Early research from Texas A&M University-Corpus Christi’s artificial reefs monitoring program shows that decommissioned oil and gas structures converted to artificial reefs are supporting a high abundance and diverse fish assemblages within the Gulf of Mexico.

The new data from the western Gulf shows a high abundance of red snapper living around these structures for years at a time. Researchers in the Harte Research Institute for Gulf of Mexico Studies (HRI) at Texas A&M-Corpus Christi say 52 fish species from 18 families have been identified at 13 surveyed sites near Port O’Connor, Port Aransas, and Port Mansfield, Texas.

“There’s a lot of evidence that the red snapper populations we see today wouldn’t be here if we didn’t have all of these converted oil and gas platforms,” said Dr. Greg Stunz, director of the Center for Sportfish Science and Conservation. “Red snapper is the most economically important fish in the Gulf of Mexico.”

Stunz, who is the principal investigator for a recently awarded grant, says that in addition to supporting a variety of fish populations, artificial reefs lure commercial fishermen, recreational fishermen, and divers; benefiting many Gulf Coast economies.  

READ ALSO: BP to Pay Record $4B for Crimes Surrounding Deepwater Horizon Accident

This new evidence is the reason the HRI’s newly formed Center for Sportish Science and Conservation was recently awarded $600,000 by Texas Parks and Wildlife and $50,000 from the Fondren Foundation to expand its studies on artificial reefs. Researchers will monitor sites around the western Gulf and log the amount and types of marine life that create homes around the reefs. They will use this data to determine how to sustain these new “fish homes,” including finding what characteristics are best suited to become habitats for each type of fish and to find the long-term effects of keeping rigs in the Gulf after they stop functioning.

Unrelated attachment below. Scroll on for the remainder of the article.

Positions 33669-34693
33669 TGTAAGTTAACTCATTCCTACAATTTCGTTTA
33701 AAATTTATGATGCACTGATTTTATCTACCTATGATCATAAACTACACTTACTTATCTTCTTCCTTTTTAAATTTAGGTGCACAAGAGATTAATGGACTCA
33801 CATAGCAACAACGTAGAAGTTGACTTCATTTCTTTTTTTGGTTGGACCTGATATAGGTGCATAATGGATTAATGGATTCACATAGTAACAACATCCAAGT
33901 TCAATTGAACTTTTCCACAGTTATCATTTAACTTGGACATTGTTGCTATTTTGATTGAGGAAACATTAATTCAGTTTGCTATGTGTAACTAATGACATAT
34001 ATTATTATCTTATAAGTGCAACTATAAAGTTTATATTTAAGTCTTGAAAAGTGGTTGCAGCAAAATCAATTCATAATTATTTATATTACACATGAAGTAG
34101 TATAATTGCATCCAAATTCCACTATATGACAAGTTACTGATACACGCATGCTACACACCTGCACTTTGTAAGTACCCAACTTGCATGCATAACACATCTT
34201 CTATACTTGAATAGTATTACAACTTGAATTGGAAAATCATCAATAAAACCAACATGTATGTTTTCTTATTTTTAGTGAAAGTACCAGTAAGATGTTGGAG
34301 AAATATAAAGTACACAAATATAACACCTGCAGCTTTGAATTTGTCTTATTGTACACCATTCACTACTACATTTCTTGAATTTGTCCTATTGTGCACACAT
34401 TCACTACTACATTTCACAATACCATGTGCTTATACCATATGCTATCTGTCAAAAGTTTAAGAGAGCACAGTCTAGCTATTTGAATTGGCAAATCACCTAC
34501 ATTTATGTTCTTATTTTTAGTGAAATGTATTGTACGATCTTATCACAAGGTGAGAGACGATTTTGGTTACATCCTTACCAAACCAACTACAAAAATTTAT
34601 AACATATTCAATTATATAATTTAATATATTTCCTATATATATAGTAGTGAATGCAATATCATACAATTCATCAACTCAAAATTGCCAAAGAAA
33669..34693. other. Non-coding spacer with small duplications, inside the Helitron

“There are about 4,000 of these rigs in the Gulf of Mexico,” said Stunz. “About 75 percent of those will be gone in the next 20 years, so we are very concerned that we get these rigs into reef programs so that they continue producing fish.”

For the full report on this story, go here.

To see a map showing the location of the identified artificial reefs sites surveyed by researchers in the Harte Research Institute for Gulf of Mexico Studies (HRI) at Texas A&M-Corpus Christi, go here.